Larger proportions of adults in the United States than in other countries have poor literacy and numeracy skills, and the proportion of adults with poor skills in problem solving in technology-rich environments is slightly larger than the average, despite the relatively high educational attainment among adults in the United States.
Socio-economic economic background has a stronger impact on adult literacy skills in the United States than in other countries. Black and Hispanic adults are substantially over- represented in the low-skilled population.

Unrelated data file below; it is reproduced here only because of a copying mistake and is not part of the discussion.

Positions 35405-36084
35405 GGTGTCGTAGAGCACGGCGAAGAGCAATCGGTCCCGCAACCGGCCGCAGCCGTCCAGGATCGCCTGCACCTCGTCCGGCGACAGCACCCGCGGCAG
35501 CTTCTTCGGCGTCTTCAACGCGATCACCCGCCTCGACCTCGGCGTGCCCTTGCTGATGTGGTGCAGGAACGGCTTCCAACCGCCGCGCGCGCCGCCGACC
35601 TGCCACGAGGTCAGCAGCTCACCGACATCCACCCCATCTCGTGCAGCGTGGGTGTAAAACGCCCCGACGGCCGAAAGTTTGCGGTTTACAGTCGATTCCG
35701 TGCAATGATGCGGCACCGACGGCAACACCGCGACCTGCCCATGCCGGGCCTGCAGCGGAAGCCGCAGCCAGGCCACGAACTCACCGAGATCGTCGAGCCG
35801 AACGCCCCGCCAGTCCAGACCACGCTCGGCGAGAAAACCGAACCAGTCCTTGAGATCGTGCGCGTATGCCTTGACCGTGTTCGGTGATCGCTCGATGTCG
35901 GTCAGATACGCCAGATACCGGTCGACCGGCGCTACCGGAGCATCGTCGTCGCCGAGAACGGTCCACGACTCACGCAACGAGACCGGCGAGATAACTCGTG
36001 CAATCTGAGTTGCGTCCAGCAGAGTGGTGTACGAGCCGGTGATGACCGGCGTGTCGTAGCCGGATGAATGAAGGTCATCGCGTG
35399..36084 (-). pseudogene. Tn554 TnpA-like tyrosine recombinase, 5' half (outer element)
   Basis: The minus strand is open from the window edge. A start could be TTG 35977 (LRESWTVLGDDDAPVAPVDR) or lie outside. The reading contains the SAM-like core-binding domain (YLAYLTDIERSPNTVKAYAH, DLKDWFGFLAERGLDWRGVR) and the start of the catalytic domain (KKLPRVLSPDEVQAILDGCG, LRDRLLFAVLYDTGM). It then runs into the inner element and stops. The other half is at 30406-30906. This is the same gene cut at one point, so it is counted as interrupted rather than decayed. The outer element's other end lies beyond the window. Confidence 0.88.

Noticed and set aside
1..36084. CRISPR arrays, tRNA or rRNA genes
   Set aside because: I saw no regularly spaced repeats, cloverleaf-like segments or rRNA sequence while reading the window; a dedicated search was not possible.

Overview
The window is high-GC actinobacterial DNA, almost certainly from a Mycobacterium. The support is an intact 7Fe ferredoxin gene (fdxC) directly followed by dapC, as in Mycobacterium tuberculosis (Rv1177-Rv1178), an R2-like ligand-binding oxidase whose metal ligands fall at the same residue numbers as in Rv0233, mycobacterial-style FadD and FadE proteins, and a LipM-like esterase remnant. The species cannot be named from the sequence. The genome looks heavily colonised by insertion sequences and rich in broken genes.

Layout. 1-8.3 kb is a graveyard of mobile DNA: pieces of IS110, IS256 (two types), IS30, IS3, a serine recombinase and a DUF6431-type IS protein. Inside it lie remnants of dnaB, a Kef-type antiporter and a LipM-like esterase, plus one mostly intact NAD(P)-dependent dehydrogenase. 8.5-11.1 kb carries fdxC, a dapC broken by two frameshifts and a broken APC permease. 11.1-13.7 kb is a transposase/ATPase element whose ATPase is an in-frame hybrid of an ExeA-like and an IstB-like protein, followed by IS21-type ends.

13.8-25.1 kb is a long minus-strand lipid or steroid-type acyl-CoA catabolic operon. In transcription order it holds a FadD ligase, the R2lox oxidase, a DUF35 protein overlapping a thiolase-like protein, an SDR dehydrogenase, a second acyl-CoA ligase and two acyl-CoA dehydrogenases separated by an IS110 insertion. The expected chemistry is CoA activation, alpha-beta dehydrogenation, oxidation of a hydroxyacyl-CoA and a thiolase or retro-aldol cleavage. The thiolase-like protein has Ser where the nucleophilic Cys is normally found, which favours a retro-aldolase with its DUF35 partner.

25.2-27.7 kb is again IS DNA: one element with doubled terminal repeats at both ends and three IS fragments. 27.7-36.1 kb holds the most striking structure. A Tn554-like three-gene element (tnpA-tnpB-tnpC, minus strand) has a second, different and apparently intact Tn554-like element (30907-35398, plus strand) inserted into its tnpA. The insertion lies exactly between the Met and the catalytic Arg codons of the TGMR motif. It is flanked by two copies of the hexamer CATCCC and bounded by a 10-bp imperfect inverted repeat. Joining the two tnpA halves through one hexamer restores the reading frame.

Literacy skills are linked not only to employment outcomes, but also to personal and social well-being. In the United States, the odds of being in poor health are four times greater for low- skilled adults than for those with the highest proficiency – double the average across participating countries.